Dumortierite was first identified in 1881 by a French mineralogist who named it in honour of the palaeontologist Eugene Dumortier (1803-1873). Although best known as a light or dark blue coloured stone dumortierite can also be violet, pink or brown and stones can also exhibit and areas of pink and brown are not uncommon. When opaque it can be mistaken for the mineral sodalite due to the similarity in colour and has also been known to have been sold as fake lapis lazuli because it's considerably cheaper.
Dumortierite is found in metamorphic rocks rich in aluminium. The finest grade specimens can be exceptionally beautiful and will often feature a mass of long slender dumortierite crystals within the mineral quartz. Crystals have a vitreous lustre, tend to be quite small and may exhibit pleocroism with colours varying from red to blue to violet. Commercial grade dumortierite that's popular for use as a lapidary material and in particular gemstones, is quartz that's heavily included with dumortierite crystals.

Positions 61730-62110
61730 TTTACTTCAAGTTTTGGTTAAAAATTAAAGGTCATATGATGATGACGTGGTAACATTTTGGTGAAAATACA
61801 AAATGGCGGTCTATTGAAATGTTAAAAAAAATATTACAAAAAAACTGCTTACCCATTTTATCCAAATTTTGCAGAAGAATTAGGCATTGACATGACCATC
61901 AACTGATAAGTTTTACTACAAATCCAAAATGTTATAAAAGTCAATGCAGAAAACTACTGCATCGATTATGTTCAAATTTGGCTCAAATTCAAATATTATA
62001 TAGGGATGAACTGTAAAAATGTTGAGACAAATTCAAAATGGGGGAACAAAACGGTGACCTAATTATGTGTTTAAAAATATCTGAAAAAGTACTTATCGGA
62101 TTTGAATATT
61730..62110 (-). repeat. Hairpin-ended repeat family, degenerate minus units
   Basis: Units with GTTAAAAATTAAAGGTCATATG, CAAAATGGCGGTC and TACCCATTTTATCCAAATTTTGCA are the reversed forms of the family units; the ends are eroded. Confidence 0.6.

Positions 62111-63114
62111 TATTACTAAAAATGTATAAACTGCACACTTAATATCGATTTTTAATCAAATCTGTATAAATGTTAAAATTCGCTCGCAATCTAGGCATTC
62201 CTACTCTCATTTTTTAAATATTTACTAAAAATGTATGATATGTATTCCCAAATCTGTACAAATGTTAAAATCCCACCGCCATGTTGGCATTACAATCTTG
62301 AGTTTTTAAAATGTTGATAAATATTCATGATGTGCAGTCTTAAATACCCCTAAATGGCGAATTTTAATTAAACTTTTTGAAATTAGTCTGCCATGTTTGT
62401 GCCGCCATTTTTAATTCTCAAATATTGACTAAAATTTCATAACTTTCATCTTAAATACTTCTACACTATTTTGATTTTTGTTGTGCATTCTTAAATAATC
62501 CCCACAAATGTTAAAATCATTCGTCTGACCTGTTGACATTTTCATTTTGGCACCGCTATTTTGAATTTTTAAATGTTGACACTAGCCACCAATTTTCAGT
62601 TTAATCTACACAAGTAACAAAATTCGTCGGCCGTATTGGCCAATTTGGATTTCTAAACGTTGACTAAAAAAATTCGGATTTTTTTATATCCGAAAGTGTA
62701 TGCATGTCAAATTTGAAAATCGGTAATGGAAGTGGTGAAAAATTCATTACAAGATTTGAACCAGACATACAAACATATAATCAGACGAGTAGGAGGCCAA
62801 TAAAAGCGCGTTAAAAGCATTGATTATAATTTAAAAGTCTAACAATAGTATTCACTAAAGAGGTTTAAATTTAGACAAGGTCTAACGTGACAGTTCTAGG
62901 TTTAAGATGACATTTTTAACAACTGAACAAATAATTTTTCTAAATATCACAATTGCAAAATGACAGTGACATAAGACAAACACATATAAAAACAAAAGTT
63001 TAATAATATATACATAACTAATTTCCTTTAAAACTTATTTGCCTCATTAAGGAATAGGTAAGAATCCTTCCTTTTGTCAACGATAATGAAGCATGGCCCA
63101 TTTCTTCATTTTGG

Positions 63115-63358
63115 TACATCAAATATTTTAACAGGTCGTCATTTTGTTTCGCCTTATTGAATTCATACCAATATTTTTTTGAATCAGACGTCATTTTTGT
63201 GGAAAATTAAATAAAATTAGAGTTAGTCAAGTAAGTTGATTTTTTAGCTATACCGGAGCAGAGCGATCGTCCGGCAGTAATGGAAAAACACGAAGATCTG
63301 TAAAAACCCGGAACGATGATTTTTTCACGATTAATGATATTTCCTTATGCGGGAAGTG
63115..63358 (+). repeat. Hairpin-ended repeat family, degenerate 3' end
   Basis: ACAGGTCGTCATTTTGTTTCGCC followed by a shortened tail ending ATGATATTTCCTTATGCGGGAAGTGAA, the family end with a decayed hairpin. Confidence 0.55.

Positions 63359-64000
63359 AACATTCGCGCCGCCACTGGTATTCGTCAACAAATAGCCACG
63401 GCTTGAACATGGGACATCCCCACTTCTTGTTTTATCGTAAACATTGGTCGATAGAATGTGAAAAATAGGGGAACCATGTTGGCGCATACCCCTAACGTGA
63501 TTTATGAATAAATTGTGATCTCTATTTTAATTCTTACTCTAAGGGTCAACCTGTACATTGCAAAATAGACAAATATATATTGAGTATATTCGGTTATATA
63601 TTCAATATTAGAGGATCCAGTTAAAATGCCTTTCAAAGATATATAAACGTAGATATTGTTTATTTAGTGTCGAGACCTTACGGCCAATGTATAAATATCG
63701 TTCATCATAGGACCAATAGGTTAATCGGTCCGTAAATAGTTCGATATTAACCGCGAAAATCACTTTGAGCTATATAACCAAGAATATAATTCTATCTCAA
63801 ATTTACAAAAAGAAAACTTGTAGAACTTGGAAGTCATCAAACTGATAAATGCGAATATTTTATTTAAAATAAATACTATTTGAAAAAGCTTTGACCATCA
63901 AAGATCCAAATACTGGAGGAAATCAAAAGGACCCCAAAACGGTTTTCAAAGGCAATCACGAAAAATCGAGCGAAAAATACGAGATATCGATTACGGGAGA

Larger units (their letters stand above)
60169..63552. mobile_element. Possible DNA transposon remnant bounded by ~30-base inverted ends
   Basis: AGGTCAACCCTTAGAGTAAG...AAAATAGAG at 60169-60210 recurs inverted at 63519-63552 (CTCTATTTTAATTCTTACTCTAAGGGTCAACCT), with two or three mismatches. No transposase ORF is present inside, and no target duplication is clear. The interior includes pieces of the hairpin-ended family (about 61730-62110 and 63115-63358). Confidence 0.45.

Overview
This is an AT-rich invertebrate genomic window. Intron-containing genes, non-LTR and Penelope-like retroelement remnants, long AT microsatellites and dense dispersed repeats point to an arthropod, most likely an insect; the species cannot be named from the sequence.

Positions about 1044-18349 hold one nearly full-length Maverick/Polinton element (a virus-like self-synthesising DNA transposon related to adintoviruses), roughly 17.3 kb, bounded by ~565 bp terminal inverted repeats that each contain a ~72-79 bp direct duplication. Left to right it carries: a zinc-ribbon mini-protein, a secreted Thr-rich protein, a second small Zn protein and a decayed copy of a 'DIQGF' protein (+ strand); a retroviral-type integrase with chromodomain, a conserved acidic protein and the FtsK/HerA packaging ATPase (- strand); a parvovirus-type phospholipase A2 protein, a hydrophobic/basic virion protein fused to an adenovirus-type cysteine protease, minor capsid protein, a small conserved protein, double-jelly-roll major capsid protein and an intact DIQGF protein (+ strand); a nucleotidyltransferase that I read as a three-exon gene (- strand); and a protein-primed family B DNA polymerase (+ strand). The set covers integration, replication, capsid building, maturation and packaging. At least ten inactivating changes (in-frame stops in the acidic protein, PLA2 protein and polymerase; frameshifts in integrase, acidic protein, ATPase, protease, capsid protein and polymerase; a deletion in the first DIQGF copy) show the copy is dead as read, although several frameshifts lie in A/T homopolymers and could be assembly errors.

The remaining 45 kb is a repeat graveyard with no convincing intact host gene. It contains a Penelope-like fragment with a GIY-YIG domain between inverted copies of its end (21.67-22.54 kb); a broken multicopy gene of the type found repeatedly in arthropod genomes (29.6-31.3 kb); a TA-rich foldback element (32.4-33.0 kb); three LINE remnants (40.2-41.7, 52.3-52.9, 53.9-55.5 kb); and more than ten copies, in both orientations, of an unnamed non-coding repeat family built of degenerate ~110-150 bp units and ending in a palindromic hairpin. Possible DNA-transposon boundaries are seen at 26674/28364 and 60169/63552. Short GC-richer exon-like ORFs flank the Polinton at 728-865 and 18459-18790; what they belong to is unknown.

In crystal healing dumortierite is said to be beneficial for patience and for slowing down aggravated and irritated energies. It stimulates communication between the body's various systems and can help with the expression of spiritual ideas and the comprehension of hidden meanings. It's believed to help resolve opposing points of view and when placed on the throat chakra can encourage one to share advice.
Dumortierite can be found in several countries around the world, it's a relatively hard stone which makes it particularly suitable for lapidary purposes. On Mohs scale of mineral hardness dumortierite grades 8 which makes it only slightly softer than corundum.